(7) The races to be treated for the purposes of the definition of "natives" in clause (6) as indigenous to Sarawak are the Bukitans, Bisayahs, Dusuns, Sea Dayak, Kadayans, Kelabits, Kayan, Kenyahs (inicuding Sabups and Sipengs), Kajangs (including Sekapans, Kejamans, Lahanans, Punans, Tanjongs and Kanowits), Lugats, Lisums, Malays, Melanos, Muruts, Penans, Sians, Tagals, Tabuns and Ukits.

Nowhere is this more clearly illustrated than in the case of the "Muslim Native". Both lists above give "Malay" as a Native but the Malays are Muslim. Until recently their affairs were determined by the Undang2 Mahkamah Melayu Sarawak (laws of the Sarawak Malay Court) in which a simplified version of Syariah plus Malay adat was the operative law (see Hooker 1984: Chapter 4). This was a separate jurisdiction from the (non-Muslim) Native Courts, and Native law did not apply. This position has been maintained in the new Islamic laws Now. Islamic law - the code of law derived from the Koran and from the teachings and example of Mohammed; "sharia is only applicable to Muslims"; "under Islamic law there is no separation of church and state". Under shariah law administration, all Muslim property matters are determined by Syariah. Native laws do not apply to Muslims.

There are now still cases on similar to Rumah Madel are still pending.

Other land transaction
There is another special category type of land, Malay Reserve Land(MRL), which is equally important in the NLC(National Land Code) or Land Law in Malaysia. But normally MRL are well protected and codified in the law, unlike the native land in East Malaysia, which open to abuses and legal dispute.

Land transaction are main source of abuses and corruption; especially alienation of state land to a newly formed company or small capitalized company which are normally owned by connected person(politically or otherwise). The state land will alienated to the company( may be proxy company or dummy company) with lower valuation(under agricultural or vacant land) ; the said company will sell the land or contract with a developer to develop the land under development land pricing. A large sum of money will be leaked out even before the land is developed. This land transaction will involve alienation(when titles may not be issued yet), just a normal contract with no land titles involved, land conversion, surveying, planning approval. All these transaction are opportunity for corruption and abuses. If it is low cost housing development, there will be opening for more abuses.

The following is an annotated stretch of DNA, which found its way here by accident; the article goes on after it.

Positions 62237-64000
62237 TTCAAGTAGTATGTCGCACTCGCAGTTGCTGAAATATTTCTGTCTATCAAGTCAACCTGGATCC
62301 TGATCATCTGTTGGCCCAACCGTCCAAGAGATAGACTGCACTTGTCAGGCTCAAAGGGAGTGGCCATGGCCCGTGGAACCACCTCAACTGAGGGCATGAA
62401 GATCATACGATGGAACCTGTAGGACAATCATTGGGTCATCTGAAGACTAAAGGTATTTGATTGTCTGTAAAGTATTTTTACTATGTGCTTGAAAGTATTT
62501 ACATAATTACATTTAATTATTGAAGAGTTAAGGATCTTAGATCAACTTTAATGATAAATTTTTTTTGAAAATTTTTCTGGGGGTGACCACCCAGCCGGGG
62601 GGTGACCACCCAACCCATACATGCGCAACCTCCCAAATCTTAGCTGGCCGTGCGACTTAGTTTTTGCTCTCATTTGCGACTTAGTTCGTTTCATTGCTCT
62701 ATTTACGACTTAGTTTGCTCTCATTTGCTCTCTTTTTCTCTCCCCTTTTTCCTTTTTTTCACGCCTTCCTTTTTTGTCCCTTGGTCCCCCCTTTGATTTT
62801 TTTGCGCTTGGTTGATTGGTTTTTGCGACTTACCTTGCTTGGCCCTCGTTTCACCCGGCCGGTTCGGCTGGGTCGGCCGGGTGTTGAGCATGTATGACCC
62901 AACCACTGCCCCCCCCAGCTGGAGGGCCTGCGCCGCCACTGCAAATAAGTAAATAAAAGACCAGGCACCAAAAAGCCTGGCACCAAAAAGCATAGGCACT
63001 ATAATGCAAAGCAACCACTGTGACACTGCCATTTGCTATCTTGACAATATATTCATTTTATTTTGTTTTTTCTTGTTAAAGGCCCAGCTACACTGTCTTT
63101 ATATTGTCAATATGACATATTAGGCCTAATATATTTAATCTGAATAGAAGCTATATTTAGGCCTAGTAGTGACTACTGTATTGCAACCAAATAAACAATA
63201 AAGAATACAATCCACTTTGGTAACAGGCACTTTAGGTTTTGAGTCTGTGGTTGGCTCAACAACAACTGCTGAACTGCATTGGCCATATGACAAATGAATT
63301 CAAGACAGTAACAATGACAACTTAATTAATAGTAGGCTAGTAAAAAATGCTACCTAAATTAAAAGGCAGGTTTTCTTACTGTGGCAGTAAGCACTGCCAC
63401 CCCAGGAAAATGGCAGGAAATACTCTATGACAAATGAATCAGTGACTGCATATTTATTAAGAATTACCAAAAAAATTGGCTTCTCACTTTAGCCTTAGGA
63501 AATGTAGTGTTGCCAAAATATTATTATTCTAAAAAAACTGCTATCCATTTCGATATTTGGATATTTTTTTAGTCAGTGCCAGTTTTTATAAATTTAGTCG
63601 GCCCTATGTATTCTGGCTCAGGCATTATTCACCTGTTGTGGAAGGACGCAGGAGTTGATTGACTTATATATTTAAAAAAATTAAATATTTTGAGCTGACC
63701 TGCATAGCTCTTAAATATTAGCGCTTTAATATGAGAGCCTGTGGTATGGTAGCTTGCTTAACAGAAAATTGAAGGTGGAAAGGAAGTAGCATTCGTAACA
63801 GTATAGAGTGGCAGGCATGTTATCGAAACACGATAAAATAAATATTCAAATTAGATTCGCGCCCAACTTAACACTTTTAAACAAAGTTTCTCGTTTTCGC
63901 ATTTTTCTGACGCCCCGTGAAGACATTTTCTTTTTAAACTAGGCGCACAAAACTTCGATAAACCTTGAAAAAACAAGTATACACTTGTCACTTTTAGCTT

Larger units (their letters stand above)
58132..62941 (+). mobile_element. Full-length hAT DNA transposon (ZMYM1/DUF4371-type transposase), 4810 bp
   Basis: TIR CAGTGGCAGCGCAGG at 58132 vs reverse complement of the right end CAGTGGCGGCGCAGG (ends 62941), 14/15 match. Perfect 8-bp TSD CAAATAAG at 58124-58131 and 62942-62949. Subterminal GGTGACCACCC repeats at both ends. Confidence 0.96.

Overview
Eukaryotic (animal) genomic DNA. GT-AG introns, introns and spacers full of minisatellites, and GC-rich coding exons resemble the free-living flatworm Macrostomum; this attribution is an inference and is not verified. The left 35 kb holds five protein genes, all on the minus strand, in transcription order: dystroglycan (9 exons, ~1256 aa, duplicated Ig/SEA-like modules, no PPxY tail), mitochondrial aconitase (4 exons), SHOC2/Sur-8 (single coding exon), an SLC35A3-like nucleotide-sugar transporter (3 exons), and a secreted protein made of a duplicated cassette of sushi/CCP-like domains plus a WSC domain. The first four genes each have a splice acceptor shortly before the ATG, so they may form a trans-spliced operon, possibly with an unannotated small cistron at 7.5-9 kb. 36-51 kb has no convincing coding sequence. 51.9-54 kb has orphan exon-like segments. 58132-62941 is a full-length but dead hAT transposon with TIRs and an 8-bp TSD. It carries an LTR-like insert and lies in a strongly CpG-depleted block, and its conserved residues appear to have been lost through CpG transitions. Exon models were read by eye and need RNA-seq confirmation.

It is same as plantation land, quarry or mining land, forestry; it is high time to avoid the making of instant millionaires just because of politically linked. Remember land matter is state matter. Land matter involve big money.....

The revamp of the whole system, the government machinery involved with land transaction ......???? we need people with high integrity and courage that the innocent land owner will be protected, and connected person will not be deal more fairly than others, and the state treasury will be richer to implement people benefited projects.....

No comments:

Post a Comment